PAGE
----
I will add that with the price of the newer hulls, some of the older hulls looks mighty good. You can buy a lot of fuel for price differences of upgrading to a modern hull. Pay as you go works for some folks on any type of boating budgets.
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Old 05-22-2018, 06:42 AM   #30
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Slower is more fuel efficient than faster. Smaller boats are more fuel efficient than larger. Full displacement hulls, especially sailboat hulls, are more fuel efficient than semi displacement. A single prop is more fuel efficient than duel.

The same rules seem always to apply. If both speed and fuel efficiency are the priority, the only people beating the system seem to be the small planing boats and the power cats. Some power cats seem to be a able to produce those 2 to 3 nmpg efficiencies while going 18kn. I don't own one. However, it does make you think.
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Old 05-22-2018, 06:53 AM   #31
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OC if you had gone slow with that Cummins fuel would have been less too
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Old 05-22-2018, 06:59 AM   #32
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Did some research for you and it doesn't look very good.

I had to use a modern vortec 350 to get GPH numbers so yours will probably be even more but..

You'll need 21hp to move your boat @ 7 knots.. 11,500lbs @ 31'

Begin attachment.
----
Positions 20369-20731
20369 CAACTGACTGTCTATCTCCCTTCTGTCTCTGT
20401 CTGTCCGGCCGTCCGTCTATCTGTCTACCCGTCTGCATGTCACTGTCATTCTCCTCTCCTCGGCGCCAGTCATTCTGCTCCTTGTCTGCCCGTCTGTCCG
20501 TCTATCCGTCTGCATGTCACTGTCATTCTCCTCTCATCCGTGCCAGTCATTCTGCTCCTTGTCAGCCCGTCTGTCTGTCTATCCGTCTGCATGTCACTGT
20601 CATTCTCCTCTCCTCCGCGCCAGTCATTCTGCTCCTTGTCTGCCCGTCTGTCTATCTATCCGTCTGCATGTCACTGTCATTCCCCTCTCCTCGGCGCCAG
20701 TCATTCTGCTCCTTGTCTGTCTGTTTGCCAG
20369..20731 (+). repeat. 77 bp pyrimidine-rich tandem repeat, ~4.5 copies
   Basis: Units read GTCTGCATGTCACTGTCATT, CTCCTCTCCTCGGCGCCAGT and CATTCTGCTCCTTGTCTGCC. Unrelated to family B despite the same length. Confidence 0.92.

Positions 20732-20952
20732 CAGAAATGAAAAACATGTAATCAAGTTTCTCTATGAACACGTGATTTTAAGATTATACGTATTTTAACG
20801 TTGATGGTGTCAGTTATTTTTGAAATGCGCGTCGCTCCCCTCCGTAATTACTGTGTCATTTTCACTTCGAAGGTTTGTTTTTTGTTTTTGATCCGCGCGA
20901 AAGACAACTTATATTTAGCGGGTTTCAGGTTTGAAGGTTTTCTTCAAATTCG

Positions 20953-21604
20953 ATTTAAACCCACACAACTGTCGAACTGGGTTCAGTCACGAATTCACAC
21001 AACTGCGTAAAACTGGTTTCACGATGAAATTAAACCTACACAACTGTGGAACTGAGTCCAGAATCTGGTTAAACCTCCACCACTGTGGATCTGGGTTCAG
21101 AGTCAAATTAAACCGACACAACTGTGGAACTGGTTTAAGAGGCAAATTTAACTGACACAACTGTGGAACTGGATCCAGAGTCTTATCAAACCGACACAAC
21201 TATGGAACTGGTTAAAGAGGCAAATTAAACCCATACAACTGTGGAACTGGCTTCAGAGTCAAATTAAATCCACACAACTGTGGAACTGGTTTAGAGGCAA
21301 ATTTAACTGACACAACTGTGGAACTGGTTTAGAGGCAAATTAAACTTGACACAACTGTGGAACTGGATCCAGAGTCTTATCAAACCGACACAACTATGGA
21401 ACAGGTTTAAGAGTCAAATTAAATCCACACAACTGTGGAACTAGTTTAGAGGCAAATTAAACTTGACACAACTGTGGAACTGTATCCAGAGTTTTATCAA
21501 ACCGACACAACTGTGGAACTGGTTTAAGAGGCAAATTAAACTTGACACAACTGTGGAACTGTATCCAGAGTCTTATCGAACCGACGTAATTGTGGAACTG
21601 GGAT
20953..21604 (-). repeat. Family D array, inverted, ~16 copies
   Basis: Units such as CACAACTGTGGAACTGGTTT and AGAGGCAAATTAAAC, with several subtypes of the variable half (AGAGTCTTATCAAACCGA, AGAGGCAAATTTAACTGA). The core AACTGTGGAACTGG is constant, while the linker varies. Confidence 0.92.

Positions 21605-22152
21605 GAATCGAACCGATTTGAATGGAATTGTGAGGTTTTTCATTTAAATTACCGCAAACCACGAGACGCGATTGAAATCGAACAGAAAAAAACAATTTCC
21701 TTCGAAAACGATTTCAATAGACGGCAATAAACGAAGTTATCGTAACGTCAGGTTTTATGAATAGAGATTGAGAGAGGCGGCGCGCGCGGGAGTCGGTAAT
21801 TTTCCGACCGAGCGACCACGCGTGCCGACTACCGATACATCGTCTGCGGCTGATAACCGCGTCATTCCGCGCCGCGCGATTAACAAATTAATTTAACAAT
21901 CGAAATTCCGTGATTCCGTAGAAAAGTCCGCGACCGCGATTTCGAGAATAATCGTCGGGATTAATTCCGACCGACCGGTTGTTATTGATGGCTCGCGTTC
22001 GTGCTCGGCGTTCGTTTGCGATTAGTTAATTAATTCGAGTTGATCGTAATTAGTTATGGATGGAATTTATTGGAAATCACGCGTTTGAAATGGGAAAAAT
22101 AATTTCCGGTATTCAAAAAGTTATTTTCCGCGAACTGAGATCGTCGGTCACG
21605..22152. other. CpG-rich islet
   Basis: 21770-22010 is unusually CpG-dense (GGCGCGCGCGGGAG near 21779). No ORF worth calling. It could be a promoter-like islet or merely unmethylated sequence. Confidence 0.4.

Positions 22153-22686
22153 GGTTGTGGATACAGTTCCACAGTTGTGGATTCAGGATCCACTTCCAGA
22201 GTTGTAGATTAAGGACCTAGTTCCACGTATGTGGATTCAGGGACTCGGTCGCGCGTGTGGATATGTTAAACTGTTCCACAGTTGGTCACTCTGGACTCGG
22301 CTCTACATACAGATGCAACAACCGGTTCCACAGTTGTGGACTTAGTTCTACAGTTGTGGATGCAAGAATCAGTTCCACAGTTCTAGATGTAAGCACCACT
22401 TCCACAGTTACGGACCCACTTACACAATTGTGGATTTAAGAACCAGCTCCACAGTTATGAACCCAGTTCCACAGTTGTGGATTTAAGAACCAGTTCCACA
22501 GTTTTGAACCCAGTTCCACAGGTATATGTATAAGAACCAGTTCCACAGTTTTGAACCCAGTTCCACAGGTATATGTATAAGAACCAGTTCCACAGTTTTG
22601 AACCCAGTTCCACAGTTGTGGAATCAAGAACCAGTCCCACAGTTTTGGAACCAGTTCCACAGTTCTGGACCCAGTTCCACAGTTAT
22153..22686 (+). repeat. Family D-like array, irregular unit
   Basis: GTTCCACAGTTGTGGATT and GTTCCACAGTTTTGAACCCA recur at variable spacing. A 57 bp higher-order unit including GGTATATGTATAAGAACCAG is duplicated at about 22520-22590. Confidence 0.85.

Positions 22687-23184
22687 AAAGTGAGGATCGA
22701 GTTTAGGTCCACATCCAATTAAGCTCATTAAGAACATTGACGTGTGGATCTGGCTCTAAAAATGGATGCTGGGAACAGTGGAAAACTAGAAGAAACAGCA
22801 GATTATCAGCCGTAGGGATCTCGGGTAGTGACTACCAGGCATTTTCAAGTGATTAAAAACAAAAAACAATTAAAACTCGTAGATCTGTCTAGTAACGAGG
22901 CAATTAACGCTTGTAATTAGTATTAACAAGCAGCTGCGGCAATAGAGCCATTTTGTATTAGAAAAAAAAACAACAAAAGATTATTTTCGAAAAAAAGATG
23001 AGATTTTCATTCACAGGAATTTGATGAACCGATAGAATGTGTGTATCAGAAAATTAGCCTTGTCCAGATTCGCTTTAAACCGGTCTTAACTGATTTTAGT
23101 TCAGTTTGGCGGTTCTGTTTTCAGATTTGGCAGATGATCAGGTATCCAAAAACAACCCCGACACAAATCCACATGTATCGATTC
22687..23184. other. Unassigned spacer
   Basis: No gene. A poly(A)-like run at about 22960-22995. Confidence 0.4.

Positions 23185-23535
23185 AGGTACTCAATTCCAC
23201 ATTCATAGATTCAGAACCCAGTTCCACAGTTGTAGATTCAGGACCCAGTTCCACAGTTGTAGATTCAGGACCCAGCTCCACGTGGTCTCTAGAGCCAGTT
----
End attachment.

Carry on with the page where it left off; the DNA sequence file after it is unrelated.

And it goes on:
Each engine will burn 2.5+GPH @ 1,500 and since your boat is propped to go faster you'll need this RPM for any meaningful speed.

That's at least 5Gph to go 7 knots for a modern twin efi 350.

My guess is that you'll burn closer to 7@7knots with the older 350 getting about 1nmpg..

Based on some research @ the chris craft forums another user is burning 16gph@14knots @ .9 NMPG.

A planing hull wont gain much @ displacement speeds because..

1. They are geared to plane. You only need 21hp to move your boat @ displacement speeds but your boat has a small prop and higher pitch to move the boat fast.

2. You have too much power. Try running 1 engine @ displacement speeds if possible(may damage the other by freewheeling and may cause drag).. Pull the prop if you have to.

3. Gasoline engines need to rev to make power and they do make more of it per liter of displacement but low rpm thrust is what makes a boat efficient(at hull speed) so we run diesels.

The hull isn't the "problem" it's just not set up for what you want to do.

You'll have to do more than just slow down.
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Old 05-22-2018, 07:19 AM   #33
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However, as I research fuel efficiency and get input from fellow boaters as I'm doing now, I'm learning that I need to slow down.
BINGO!

If you keep it at or just under hull speed then your fuel economy will be about as good as it's going to get. The only way to get more miles per gallon is to buy a sailboat, or buy a significantly smaller/lighter boat.

Slapping the name "trawler" on a boat does not magically give it better fuel economy. Trawlers tend to get better fuel economy mostly because the people who buy them are happy traveling slower -- at or just under hull speed.
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Old 05-22-2018, 08:00 AM   #34
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I burn about 0.25 gph at 5.5 knots and 0.6 gph at 7 knots. That works out to 22 mpg at 5.5 knots, but only about 12 mpg at 7 knots. My boat is 32'8" and powered by a single Volvo-Penta D2-40 diesel. My wife prefers the slower speed to minimize engine noise, although at 7 knots you can still carry on a normal conversation anywhere on the boat.